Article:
Open banking revolution off to a tentative start

Australia has a new banking code of practice with banks told to treat customers fairly

The move to an open banking regime in Australia is more a "subtle shift", than a seismic change, according to  Rob Nicholls, a senior lecturer at  UNSW Business School.

 “The initial moves in this area are far from perfect, but they are a step in the right direction, and when we see the effects of the roll out, we can look for more improvements,” he says.

Australia’s consumer watchdog, the ACCC, will oversee the introduction of open banking. However, only a new pilot program is in place and this deals only with generic product and service data.

“The first full phase, involving customers’ data, has now essentially been delayed 8 months. New timeline transaction and mortgage data won’t be available until February 2020,” says  Nicholls. “Compare this with the UK, which has fully embraced open banking, and which has rolled it out quickly.”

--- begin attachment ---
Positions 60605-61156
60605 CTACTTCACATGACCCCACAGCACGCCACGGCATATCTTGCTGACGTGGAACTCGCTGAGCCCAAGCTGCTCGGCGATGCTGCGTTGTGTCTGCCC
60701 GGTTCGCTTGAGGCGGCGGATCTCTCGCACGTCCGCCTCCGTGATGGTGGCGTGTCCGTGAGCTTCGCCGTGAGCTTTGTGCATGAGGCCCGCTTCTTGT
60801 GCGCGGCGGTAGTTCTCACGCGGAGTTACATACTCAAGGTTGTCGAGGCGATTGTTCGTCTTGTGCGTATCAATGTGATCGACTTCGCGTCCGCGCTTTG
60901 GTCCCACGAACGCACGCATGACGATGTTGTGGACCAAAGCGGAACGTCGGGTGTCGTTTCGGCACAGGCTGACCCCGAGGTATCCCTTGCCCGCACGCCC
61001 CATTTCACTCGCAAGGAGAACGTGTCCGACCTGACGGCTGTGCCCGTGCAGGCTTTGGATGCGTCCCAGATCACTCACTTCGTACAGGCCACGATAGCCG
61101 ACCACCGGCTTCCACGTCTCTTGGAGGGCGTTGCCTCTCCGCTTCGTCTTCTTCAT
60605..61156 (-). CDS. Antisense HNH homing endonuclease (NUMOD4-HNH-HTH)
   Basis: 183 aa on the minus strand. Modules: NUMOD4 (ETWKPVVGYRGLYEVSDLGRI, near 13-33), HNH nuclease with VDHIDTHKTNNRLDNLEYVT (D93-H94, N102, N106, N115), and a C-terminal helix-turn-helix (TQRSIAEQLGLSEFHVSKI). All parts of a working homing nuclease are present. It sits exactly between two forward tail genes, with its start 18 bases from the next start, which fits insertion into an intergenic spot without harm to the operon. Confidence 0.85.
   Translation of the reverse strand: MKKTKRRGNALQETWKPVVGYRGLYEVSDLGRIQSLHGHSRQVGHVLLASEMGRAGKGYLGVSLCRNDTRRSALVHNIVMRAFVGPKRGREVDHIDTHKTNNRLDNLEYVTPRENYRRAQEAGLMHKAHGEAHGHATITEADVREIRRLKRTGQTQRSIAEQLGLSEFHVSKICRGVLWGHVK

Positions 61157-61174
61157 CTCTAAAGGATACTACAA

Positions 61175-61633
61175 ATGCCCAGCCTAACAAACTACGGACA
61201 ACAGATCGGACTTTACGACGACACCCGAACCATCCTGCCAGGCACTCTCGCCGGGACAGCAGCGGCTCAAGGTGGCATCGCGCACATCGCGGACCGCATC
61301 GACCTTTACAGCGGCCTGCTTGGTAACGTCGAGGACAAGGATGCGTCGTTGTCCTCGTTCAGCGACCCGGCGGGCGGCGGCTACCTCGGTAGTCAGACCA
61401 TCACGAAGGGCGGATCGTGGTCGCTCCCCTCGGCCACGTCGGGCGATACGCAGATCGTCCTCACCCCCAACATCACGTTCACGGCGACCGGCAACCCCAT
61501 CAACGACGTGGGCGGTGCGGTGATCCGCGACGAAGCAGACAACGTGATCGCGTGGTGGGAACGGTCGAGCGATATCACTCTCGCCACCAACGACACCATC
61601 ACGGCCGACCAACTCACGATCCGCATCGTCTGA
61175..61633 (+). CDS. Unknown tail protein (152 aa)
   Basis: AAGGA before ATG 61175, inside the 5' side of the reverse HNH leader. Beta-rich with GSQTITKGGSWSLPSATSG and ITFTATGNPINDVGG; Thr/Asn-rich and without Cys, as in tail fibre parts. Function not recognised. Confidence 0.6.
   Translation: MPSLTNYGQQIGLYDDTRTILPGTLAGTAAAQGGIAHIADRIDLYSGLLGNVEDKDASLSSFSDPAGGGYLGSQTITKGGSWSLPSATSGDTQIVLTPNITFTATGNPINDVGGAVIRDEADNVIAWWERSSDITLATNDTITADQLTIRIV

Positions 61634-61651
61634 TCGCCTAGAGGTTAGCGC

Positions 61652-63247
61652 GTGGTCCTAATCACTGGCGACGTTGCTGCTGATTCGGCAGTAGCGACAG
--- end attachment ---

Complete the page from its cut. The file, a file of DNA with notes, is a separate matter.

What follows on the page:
Other changes introduced include the way small business will also be offered smaller and simpler contracts for their loans.

“This is great news,” says Nicholls. “Small businesses now have the type of protection that has been reserved for consumers. The contract simplification makes these documents much easier to understand and reduces small business risk.”

There are also new low-fee or no-fee accounts to customers on lower incomes. 

“We have waited for this measure for a long time. It’s especially important for people on pensions and to minimise employer under-payment in cash”, Nicholls says.

People with credit cards will also need to be told when their introductory offers are about to run out. 

“In an environment where the difference between the ‘honeymoon’ and regular interest is 20 percentage points, this is critical. It also gives people the chance to switch after the honeymoon is over,” says Nicholls.


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